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Carolina Theatre receives $100,000 from VF Foundation for new stage lighting

GREENSBORO — Martin Campbell has thought for years that the Carolina Theatre needed better stage lighting.

Many stage lights in the historic downtown theater use old-style incandescent bulbs with cellophane-like colored filters — also called gels — to illuminate performers and scenes.

Touring artists and their production crews specify the lighting they want, so the theater often rents equipment to accommodate a show.

“We are very far behind,” said Campbell, the theater’s technical director, as he showed the current fixtures. “It gets by, but a lot of people are starting to walk in here expecting a lot more than what we can do.”

That soon will change.

Thanks to a $100,000 gift from the VF Foundation, the theater will replace many of those incandescent fixtures with LED theatrical illumination.

The move to LED will significantly reduce electrical consumption and bring new color-changing and design capabilities to stage productions.

“This is going to be a huge step in the right direction,” Campbell said.

The new stage lighting represents the latest step in the rejuvenation of the 91-year-old theater at 310 S. Greene St.

VF Foundation, the private foundation financed by VF Corp., focuses on environmental sustainability, and its Free To Be movement to encourage creative self-expression.

“Supporting important initiatives in our community, particularly those that include a sustainable and environmentally responsible component, are a high priority for the VF Foundation,” VF Corp. executive vice president Anita Graham said in a news release.

Brian Gray, Carolina Theatre executive director, said he hopes to have the new lighting installed by the end of summer.

Last summer, the nonprofit theater underwent the first phase of a $2.5 million rejuvenation, to be financed with donations and grants.

The work retained the 1927 historic appearance while updating for comfort and technology.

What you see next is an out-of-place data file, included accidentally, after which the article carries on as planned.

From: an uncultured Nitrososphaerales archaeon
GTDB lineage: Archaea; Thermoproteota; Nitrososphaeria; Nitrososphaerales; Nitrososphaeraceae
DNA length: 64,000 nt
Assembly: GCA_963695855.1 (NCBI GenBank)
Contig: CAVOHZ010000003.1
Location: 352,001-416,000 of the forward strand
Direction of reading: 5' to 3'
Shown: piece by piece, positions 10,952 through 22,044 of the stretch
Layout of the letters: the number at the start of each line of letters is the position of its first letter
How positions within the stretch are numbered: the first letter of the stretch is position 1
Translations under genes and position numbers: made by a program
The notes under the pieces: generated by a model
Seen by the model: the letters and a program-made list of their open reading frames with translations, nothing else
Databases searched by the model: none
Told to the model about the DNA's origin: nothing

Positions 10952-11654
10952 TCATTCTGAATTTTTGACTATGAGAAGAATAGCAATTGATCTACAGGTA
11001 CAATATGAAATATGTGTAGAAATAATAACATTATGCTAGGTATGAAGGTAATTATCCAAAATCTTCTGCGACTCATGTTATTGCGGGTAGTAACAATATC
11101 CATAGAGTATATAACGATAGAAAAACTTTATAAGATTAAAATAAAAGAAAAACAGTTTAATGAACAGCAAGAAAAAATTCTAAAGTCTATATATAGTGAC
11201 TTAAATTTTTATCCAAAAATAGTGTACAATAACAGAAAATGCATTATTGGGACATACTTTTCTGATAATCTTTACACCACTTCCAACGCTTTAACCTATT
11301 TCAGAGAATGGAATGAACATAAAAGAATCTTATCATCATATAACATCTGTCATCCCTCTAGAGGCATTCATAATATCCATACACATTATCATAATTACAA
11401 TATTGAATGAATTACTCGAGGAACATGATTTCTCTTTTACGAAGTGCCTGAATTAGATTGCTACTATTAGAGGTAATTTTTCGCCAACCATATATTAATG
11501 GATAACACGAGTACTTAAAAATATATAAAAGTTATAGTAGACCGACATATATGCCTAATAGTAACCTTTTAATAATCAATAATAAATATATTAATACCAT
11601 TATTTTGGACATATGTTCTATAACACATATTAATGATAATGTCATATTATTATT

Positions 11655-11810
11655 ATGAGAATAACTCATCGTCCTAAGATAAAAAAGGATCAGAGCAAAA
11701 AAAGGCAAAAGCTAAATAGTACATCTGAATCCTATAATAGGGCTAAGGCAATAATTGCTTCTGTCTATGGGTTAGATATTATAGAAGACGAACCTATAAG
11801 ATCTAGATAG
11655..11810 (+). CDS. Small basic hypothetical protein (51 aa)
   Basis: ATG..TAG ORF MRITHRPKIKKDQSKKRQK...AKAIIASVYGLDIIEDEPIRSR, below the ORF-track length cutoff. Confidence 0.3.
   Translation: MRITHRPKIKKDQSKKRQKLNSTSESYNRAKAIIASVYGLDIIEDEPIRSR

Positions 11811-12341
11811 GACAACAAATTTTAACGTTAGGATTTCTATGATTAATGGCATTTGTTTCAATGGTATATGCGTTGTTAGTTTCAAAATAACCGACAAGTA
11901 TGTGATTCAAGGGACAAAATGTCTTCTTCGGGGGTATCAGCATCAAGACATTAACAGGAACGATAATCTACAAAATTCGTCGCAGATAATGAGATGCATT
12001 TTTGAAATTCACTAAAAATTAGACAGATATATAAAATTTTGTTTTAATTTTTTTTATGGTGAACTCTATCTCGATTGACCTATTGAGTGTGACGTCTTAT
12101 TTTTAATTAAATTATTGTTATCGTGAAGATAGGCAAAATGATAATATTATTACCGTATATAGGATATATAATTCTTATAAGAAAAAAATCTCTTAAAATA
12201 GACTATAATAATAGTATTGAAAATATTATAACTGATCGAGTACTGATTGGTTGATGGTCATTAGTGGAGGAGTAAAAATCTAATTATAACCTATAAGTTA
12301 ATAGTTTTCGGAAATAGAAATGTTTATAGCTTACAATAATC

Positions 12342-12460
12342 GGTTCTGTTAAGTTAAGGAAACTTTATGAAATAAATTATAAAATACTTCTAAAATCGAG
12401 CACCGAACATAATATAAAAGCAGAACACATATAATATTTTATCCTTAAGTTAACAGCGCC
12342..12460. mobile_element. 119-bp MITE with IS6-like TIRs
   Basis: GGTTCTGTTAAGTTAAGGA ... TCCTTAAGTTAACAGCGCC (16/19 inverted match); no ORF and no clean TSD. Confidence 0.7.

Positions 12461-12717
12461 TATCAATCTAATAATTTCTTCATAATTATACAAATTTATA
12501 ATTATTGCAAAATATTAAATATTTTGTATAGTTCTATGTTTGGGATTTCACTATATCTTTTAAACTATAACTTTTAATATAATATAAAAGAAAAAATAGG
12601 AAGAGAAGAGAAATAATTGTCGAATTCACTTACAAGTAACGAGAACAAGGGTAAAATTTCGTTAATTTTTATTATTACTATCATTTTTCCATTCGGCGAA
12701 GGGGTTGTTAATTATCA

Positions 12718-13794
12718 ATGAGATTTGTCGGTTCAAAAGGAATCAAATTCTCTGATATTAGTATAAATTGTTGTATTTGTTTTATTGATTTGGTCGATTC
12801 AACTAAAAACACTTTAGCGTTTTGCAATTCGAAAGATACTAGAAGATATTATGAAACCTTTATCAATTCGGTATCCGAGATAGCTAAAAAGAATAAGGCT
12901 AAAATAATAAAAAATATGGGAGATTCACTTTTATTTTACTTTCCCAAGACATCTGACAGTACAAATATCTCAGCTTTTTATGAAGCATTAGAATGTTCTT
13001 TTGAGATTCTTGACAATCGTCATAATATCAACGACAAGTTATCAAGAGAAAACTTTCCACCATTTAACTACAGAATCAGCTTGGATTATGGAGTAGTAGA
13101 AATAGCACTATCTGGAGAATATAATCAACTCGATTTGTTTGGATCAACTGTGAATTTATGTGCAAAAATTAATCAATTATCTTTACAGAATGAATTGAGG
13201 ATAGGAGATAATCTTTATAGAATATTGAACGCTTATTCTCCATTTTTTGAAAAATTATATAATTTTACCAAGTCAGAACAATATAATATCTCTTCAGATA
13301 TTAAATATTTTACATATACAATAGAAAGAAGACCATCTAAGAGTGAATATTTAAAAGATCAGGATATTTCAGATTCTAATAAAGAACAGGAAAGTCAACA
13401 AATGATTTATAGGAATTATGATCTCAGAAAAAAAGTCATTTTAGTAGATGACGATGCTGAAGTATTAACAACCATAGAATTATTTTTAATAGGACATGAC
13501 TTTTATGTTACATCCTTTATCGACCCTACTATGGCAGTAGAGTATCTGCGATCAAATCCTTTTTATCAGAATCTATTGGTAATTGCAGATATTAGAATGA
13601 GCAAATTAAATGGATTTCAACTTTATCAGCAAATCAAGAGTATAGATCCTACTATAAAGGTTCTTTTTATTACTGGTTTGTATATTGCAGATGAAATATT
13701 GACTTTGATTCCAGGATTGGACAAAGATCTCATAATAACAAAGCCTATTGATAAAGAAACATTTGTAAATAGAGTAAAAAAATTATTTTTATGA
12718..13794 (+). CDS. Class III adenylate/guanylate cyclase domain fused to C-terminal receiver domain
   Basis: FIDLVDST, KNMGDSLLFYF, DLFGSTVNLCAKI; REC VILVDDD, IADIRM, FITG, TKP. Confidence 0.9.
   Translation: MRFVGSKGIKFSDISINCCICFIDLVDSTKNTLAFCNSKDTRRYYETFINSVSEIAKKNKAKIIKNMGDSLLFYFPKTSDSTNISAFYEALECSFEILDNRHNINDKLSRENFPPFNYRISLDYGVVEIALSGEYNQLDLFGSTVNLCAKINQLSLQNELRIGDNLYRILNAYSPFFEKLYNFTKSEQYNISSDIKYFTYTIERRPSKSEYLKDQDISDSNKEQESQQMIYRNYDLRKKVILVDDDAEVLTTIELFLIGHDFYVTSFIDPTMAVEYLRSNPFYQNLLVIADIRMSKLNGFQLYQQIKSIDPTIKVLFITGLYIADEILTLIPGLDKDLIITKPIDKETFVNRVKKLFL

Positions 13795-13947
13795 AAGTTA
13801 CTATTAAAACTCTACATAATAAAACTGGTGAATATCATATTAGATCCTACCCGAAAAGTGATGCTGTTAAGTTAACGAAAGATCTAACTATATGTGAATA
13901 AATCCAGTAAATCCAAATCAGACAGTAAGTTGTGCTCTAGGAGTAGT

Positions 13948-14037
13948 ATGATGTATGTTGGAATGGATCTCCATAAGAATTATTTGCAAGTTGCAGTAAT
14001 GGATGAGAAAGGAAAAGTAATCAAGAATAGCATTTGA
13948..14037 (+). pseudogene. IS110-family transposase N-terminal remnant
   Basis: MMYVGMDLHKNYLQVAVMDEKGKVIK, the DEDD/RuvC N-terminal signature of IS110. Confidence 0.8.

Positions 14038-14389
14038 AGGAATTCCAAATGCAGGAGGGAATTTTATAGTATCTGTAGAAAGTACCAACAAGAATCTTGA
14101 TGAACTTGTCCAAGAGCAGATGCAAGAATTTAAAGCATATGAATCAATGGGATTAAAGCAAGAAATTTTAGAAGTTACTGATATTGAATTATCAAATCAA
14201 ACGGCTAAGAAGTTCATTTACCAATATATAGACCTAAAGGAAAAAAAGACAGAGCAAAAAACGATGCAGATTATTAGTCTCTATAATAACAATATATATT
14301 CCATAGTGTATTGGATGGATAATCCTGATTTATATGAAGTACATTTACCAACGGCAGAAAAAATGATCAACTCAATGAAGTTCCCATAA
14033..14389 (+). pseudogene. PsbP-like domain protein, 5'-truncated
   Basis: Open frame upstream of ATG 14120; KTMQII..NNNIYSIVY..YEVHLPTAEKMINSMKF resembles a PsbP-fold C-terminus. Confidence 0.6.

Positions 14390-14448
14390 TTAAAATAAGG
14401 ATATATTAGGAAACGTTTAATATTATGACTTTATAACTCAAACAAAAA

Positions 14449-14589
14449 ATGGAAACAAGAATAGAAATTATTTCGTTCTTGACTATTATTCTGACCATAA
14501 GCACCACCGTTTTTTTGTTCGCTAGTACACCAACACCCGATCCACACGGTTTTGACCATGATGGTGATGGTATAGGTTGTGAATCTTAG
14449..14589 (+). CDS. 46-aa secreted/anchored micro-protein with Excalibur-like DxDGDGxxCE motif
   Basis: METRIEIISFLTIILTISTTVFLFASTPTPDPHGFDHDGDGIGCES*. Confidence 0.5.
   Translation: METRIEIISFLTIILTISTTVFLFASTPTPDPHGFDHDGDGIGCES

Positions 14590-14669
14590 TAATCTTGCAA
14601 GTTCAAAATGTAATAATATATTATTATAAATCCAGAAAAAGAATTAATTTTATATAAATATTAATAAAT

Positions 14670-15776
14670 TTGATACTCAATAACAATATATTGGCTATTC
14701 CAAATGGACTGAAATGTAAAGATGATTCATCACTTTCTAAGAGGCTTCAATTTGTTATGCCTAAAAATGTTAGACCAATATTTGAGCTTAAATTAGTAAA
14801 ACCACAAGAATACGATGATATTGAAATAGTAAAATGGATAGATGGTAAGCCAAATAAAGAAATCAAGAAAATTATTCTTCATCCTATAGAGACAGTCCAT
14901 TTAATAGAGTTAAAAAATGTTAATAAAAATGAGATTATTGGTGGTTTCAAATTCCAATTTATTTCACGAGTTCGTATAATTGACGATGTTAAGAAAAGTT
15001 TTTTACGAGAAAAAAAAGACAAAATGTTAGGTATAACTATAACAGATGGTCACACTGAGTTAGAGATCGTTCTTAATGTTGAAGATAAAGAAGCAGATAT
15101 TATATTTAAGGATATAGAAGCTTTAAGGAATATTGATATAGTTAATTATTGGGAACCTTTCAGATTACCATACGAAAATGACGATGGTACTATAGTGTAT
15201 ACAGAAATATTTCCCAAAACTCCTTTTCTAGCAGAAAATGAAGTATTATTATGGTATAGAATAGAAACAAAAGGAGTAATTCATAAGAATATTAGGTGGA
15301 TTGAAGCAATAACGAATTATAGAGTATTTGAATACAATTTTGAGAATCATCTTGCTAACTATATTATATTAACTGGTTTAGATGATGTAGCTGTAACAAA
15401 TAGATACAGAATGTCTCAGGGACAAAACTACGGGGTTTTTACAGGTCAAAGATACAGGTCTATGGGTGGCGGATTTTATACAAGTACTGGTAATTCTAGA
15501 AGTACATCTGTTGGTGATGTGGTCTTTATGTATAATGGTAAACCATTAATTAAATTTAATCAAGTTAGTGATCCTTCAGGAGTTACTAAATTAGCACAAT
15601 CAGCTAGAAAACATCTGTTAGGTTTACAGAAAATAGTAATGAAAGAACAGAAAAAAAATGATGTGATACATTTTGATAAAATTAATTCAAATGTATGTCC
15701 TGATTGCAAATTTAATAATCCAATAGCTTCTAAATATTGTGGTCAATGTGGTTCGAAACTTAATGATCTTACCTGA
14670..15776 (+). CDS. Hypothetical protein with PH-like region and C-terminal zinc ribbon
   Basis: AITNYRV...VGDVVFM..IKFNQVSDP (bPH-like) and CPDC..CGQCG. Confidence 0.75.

When the theater reopened in October, visitors to its first and second floors saw new auditorium seating, new carpet, fresh paint, an expanded concessions area and renovated restrooms.

Audiences have enjoyed enhanced sound. New permanent speakers, tuned to the room, hang from the ceiling on the sides of the proscenium, no longer in the middle. A new audio loop improved sound for guests with hearing aids.

“We need to make sure that the first phase of our project is about client comfort and bringing people in,” said Randy Spivey, who co-chairs the capital campaign with Irish Spencer.

“But we have to be cognizant of the magic we make happen,” Spivey said. “It’s visual. It’s sound. It’s a total experience.”

The new theatrical lighting will add to the magic.

The theater has 120 fixtures. Some were purchased from the 1982 World’s Fair in Tennessee and are used occasionally in The Crown, the theater’s third-floor performance space.

The theater had planned to wait for the renovation’s second phase to replace old stage lighting.

VF Foundation’s unexpected grant changed that.

The $100,000 will replace 50 to 60 fixtures at an average cost of $2,000 each, Campbell said.

More will be replaced when the theater raises the entire $182,000 budgeted for LED fixtures, theater Development Director Spencer Conover said.

Some current but newer fixtures will be kept.

Campbell is now selecting the lights.

As the theater undertook the renovation last summer, it encountered an unexpected expense.

City fire inspectors said it needed to update its fire detection and alarm system to meet current codes, Gray said.